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Transcript
Lecture 17
Ptolemy on the Motion of the Earth
Patrick Maher
Scientific Thought I
Fall 2009
The celestial sphere
ecliptic
N
equator
E
N
S
horizon
W
S
The zodiac divides the ecliptic into 12 equal parts.
The Earth is in the middle of the heavens
(ch. 5)
Ptolemy argues that we are at the center of the celestial sphere.
Simplified version of Ptolemy’s argument
If we were above the center we would see less than half the
celestial sphere. If we were below the center we would see
more than half the celestial sphere. But in fact we see half the
sphere, e.g., we see half the zodiac at any one time.
If we were north or south of the center, then at equinox the
sun wouldn’t rise in the east and set in the west. But we see
that it does.
If we were east or west of the center:
The apparent sizes and distances of stars would be different
when they are in the east than in the west, contrary to what
we observe.
The time it takes a star to go from rising to its highest point
would not equal the time it takes to go from its highest point
to setting, contrary to what we observe.
The Earth has the ratio of a point to the heavens
(ch. 6)
The earth has, to the senses, the ratio of a point to the distance of
the sphere of the so-called fixed stars. [43]
Simplified version of Ptolemy’s argument
It has been shown that we are at the center of the heavens.
Wherever you go on Earth, the phenomena used to argue that
we are at the center are still observed.
Therefore, the size of the Earth is negligible compared to the
heavens.
Ptolemy didn’t say the stars look the same from everywhere on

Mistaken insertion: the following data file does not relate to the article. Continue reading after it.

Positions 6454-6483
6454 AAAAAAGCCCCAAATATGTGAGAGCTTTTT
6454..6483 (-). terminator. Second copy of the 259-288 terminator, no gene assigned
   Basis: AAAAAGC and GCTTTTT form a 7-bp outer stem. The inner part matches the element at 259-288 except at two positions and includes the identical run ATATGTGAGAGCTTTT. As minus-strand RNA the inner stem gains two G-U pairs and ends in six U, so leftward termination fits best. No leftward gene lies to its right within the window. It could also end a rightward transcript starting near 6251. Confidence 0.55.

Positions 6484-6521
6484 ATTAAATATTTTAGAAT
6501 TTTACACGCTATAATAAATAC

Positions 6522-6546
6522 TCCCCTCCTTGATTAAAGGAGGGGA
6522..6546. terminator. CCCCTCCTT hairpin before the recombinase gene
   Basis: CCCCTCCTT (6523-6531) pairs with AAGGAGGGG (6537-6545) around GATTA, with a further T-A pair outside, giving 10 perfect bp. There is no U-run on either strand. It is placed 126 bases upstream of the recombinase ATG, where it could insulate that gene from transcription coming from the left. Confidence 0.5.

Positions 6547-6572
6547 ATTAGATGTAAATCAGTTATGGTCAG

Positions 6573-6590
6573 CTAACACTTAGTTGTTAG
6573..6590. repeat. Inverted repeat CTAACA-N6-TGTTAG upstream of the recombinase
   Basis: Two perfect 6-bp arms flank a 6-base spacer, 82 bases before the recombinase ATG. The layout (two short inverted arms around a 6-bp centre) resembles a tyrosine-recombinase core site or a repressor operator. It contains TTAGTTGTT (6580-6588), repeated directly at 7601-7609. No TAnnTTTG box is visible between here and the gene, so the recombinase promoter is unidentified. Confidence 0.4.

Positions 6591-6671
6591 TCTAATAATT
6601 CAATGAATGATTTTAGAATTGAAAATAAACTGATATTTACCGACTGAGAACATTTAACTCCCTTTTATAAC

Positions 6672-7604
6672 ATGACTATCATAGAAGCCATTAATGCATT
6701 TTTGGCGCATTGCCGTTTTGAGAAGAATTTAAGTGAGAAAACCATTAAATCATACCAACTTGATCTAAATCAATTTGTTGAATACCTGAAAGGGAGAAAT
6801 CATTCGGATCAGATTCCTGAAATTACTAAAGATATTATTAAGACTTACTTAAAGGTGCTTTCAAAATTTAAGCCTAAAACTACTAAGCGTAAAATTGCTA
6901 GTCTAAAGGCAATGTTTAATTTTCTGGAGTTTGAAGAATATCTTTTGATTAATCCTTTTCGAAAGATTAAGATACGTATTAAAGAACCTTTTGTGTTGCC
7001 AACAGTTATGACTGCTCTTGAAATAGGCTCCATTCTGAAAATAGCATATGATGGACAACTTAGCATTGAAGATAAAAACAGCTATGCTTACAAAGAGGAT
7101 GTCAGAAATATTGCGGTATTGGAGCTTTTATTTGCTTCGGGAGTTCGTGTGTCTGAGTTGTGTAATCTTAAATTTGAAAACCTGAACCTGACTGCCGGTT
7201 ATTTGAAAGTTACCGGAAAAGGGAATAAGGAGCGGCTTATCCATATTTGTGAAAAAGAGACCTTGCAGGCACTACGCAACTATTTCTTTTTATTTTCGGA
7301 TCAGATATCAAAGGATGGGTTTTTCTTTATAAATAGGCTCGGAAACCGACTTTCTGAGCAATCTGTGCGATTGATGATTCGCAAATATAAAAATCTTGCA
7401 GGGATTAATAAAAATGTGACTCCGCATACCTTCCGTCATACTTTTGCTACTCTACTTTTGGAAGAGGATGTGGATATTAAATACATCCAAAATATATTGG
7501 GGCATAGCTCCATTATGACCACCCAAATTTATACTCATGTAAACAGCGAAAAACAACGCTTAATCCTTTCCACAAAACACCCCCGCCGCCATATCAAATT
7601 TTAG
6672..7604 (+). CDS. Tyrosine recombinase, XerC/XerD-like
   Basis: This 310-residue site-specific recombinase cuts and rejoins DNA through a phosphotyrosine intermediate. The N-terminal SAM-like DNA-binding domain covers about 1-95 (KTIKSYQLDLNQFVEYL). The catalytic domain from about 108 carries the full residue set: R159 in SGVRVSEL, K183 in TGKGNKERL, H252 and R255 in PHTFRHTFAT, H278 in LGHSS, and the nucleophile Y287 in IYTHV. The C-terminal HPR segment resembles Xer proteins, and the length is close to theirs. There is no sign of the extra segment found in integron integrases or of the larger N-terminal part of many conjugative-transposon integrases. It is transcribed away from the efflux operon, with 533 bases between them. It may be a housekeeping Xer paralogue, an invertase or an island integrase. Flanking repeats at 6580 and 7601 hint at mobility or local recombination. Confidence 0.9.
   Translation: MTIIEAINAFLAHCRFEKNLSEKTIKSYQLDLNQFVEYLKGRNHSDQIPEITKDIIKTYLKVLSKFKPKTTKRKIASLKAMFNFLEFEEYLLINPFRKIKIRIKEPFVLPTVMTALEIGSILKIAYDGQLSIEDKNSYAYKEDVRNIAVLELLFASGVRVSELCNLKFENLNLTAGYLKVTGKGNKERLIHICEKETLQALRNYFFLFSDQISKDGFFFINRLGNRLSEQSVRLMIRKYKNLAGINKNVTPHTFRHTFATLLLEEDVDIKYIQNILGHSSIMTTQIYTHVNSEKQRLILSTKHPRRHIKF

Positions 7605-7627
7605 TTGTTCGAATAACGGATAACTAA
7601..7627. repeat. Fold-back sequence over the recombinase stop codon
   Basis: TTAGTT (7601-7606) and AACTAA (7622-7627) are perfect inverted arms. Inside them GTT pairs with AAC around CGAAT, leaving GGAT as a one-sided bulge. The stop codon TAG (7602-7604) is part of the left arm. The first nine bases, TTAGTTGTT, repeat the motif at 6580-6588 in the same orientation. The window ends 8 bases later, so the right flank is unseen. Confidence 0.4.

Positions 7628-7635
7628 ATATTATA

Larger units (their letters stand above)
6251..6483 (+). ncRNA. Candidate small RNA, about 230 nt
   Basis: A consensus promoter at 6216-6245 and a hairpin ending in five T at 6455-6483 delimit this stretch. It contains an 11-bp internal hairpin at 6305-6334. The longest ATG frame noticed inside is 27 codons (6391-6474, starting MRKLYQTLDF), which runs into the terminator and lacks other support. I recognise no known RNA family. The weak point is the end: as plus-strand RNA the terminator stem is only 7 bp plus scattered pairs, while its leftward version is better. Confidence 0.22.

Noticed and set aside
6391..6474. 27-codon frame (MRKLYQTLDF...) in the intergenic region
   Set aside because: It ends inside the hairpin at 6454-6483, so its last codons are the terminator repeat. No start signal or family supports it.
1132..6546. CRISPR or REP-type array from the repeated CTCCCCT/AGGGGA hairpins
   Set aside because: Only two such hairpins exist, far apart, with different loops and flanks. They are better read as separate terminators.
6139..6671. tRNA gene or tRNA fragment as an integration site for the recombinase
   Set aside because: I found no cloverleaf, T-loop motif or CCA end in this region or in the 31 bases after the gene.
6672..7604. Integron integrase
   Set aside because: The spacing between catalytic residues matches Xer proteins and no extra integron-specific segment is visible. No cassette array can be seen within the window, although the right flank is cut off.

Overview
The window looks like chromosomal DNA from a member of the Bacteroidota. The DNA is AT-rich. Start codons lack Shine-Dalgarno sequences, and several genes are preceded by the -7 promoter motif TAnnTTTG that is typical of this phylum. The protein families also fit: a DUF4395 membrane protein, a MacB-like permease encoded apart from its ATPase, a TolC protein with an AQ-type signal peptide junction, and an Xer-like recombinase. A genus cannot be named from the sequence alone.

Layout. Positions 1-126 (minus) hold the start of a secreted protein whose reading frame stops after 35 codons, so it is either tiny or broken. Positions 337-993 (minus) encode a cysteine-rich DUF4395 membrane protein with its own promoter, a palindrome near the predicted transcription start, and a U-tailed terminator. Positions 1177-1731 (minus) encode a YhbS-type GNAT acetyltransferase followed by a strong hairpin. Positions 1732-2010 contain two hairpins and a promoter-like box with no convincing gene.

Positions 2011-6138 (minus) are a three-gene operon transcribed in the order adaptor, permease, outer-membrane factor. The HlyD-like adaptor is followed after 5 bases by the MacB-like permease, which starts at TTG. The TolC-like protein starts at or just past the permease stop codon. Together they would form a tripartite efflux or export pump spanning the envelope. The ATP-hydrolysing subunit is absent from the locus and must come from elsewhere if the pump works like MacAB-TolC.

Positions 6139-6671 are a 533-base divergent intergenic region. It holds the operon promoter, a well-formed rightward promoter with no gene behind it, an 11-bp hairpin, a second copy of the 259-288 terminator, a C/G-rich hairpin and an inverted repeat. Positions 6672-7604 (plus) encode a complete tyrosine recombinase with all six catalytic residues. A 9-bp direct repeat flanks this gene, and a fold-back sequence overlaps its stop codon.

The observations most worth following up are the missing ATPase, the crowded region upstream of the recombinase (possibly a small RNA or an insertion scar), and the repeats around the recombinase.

earth. They don’t and he knew that.
The Earth doesn’t move
(ch. 7)
As a whole
Since it is always at the center, it can’t be moving as a whole.
or by rotating once/day
The earth’s surface would be moving about 1000 miles/hour.
The result would be that all objects not actually standing on
the earth would appear to have the same motion, opposite to
that of the earth; neither clouds nor other flying or thrown
objects would ever be seen moving towards the east. [45]
If they said that the air is carried around in the same direction
and with the same speed as the earth, the . . . objects in the
air would none the less always seem to be left behind by the
motion of both [earth and air]. [45]
If those objects too were carried around, fused, as it were, to
the air, then they would never appear to have any motion
either in advance or rearwards. [45]
Motion of planets
Not uniform circular around Earth
The planets move through the stars from west to east along
the ecliptic, like the Sun but at different rates, e.g., Mars
takes 2 years, Jupiter takes 12.
This motion east is not uniform; the speed varies. Sometimes
planets even reverse direction and go west for a while; this is
called retrograde motion.
The planets vary in apparent size, as viewed from Earth,
which indicates their distance from Earth changes.
But according to Aristotle, only uniform circular motion is
natural to heavenly bodies.
We’ll now look at some techniques Ptolemy used to resolve
this discrepancy.
Epicycle
planet
deferent
Earth
epicycle
This is a combination of two uniform circular motions.
It gives retrograde motion if the (linear) speed of the epicycle
is greater than that of the deferent.
A slower epicycle can explain variations in speed.
Epicycles also explain variations in apparent size.
Eccentric
eccentric
Earth
planet
An eccentric is a deferent in which the center is offset from
Earth.
Eccentrics are another way of explaining changes in apparent
size and speed of planets.
Questions
1
Give Ptolemaic arguments for the following propositions. If
Ptolemy responds to objections to the argument, give that
also.
(a) The earth is in the middle of the heavens.
(b) The earth has the ratio of a point to the heavens.
(c) The earth doesn’t move, either as a whole or by rotating
once/day.
2
Draw a diagram showing a deferent and an epicycle. Under
what conditions will this system produce retrograde motion?
3
Explain what an eccentric is and what it can be used for in
Ptolemy’s astronomy.
References
Jim Kaler.
Measuring the Sky: A Quick Guide to the Celestial Sphere.
www.astro.uiuc.edu/~kaler/celsph.html.
G. J. Toomer.
Ptolemy’s Almagest.
Princeton University Press, 1998.
(Originally published by Duckworth, 1984.)
Numbers in brackets refer to pages of this edition.